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OCA National Convention Student Registration Scholarship

OCA Convention changed my life in 2011. It opened up so many opportunities, taught me countless things about identity and history and myself, and provided the guidance I needed at the time to focus my passion into a tangible project. I met some of my closest friends at OCA, had some of the happiest memories, and now I’m working with their summer internship program in DC! OCA Convention, in a way, made me who I am today.

 

Anyone who’s able to, I HIGHLY encourage you to apply! And there’s also a FREE College Track and Youth Track (high schoolers) at Convention that’s available to everyone. 

May 7

The Role of Asian Greeks Today

The first Asian American fraternity was formed in upstate New York around the time of World War I to combat the racial discrimination that Asian college students faced. Basically, because Asians were excluded from the white people’s clubs, the guys decided to form their own. In the late 40s, a group of Japanese American women in Southern California formed the first Asian American sorority to support one another in the face of anti-Japanese sentiments and racism.

After the murder of Vincent Chin in the 80s, Asian American fraternities and sororities wereat the helm of college-level coalitions pushing for federal prosecution of the perpetrators. They organized vigils, raised money, passed out pamphlets to inform people of what happened, back before the days of YouTube, Facebook, and blogs, and led protests.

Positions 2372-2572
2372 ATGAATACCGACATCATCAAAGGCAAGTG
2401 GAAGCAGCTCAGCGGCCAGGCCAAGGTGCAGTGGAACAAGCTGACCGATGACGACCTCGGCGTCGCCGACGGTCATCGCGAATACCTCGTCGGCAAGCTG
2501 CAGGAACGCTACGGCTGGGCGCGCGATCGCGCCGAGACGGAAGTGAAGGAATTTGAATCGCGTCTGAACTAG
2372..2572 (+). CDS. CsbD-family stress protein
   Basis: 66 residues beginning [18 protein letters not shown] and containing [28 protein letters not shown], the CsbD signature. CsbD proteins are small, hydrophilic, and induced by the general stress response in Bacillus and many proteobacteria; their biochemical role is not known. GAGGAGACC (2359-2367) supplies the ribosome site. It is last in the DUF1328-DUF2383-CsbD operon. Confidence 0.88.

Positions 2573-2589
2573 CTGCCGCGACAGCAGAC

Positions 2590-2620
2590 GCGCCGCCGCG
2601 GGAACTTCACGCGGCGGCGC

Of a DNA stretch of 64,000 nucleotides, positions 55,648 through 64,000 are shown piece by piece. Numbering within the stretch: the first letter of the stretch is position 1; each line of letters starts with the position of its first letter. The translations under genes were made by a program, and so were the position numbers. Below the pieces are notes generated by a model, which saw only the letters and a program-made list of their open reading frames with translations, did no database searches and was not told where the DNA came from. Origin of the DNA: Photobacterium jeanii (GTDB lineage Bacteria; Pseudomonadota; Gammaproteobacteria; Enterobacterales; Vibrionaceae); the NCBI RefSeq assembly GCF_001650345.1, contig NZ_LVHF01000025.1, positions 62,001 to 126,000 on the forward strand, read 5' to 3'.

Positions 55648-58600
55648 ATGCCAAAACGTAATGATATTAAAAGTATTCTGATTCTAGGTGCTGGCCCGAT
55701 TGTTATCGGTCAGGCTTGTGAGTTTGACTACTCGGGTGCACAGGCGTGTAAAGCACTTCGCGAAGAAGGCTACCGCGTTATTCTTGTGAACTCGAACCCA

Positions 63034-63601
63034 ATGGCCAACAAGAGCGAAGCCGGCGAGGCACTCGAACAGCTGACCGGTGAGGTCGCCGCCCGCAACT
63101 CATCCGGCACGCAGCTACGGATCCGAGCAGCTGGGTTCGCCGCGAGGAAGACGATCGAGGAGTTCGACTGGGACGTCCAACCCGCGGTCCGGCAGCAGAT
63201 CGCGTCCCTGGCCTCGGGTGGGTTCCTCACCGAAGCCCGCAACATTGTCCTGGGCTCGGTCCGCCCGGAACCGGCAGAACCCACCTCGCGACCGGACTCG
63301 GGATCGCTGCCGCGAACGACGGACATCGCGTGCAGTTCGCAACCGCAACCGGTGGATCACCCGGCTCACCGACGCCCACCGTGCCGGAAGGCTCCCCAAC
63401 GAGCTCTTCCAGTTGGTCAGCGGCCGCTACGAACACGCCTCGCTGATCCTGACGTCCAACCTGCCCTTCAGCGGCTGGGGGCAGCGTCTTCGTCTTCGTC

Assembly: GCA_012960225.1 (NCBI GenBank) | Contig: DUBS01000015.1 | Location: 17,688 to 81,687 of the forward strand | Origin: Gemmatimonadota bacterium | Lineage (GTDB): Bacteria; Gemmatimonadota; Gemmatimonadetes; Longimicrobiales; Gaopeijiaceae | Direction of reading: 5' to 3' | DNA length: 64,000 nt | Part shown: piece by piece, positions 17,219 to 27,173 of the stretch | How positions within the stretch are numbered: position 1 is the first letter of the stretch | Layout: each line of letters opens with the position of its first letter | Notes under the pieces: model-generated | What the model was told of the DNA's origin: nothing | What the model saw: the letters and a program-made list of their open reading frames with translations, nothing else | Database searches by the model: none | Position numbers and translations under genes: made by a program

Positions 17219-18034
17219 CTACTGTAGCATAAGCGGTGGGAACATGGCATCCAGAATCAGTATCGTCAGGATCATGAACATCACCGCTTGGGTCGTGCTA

By the 90s, the idea of starting your own cultural interest Greek (“Asian Greek”) went viral and today there’s a gazillion of them. In the 90s, Asian Greeks led the charge on many campus political fronts. They had the clout to round up crowds of Asian Americans to rally for change. Many of those fraternity brothers and sorority sisters were activists. They challenged white-dominant student associations when minority interests were subjugated. I recall one incident during my stint in college where this happened and the Asian Greeks united in a positive and uplifting way that did bring about change.

So where are the Asian Greeks today?

Are they the superheroes that the Asian community turns to when shit gets racist? Heck no. The Asian Greek voice has been silent in the wake of the last decade’s eyelid pulling, Asian-men-shoot-up-schools stereotyping, racist receipts, abysmal APIA voter turnout, and the other daunting social and civil issues Asian Americans face in 2013. I do not deny thatindividuals who happen to be affiliated with an Asian fraternity or sorority have contributed, but there has been no national scale mobilization, which these organizations are highly capable of if they’d only give a damn. Re-imaging popular (effeminate) conceptions of Asian masculinity is still unfinished business for APIA activists and I would think Asian fraternities would feel a personal stake in doing more to be positive public Asian male role models.